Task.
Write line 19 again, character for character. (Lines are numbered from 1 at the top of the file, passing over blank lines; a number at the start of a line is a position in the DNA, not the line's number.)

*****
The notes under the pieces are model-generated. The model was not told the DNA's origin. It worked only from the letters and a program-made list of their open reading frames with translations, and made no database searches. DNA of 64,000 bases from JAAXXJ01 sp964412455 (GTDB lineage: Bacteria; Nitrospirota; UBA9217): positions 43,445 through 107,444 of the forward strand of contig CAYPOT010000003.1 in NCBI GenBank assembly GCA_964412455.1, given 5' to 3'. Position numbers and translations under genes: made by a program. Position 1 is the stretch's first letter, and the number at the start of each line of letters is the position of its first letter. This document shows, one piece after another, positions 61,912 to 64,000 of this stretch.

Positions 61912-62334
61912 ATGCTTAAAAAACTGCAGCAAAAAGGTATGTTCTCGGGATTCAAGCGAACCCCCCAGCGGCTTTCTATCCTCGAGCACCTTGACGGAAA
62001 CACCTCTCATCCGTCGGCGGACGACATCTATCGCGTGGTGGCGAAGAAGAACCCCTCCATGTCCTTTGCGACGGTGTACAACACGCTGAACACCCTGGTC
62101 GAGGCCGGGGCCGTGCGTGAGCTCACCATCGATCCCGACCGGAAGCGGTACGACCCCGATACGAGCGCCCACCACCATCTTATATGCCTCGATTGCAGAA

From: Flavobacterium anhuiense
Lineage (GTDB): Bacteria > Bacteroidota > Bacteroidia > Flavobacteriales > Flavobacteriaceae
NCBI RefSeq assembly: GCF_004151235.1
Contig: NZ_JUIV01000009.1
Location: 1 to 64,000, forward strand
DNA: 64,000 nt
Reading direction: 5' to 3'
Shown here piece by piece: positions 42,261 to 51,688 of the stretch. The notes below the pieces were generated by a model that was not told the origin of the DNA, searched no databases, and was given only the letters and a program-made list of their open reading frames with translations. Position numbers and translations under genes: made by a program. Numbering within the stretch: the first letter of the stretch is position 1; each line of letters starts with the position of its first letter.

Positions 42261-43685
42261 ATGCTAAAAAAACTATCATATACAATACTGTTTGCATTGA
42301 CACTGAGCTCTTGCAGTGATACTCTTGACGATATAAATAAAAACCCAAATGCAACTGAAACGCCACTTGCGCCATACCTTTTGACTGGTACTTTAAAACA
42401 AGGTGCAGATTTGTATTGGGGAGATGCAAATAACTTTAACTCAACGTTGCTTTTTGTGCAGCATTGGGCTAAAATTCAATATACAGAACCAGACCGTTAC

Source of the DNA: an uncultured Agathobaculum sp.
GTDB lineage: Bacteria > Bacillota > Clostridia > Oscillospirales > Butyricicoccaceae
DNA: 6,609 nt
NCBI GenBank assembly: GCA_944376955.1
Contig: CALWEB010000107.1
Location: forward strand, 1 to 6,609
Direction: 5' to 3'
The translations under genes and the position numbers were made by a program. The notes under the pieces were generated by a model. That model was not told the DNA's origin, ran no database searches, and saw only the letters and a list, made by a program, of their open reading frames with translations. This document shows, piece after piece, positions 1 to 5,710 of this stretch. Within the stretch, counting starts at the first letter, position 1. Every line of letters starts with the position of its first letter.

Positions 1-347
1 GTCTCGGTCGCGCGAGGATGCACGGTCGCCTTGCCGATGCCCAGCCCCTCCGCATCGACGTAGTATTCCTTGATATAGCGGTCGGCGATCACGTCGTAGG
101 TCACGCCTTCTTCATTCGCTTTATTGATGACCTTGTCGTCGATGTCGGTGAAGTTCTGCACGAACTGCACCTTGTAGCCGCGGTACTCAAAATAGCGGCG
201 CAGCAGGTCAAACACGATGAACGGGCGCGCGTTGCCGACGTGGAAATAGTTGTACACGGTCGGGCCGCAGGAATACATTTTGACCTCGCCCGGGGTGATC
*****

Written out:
GTDB lineage: Bacteria > Bacillota > Clostridia > Oscillospirales > Butyricicoccaceae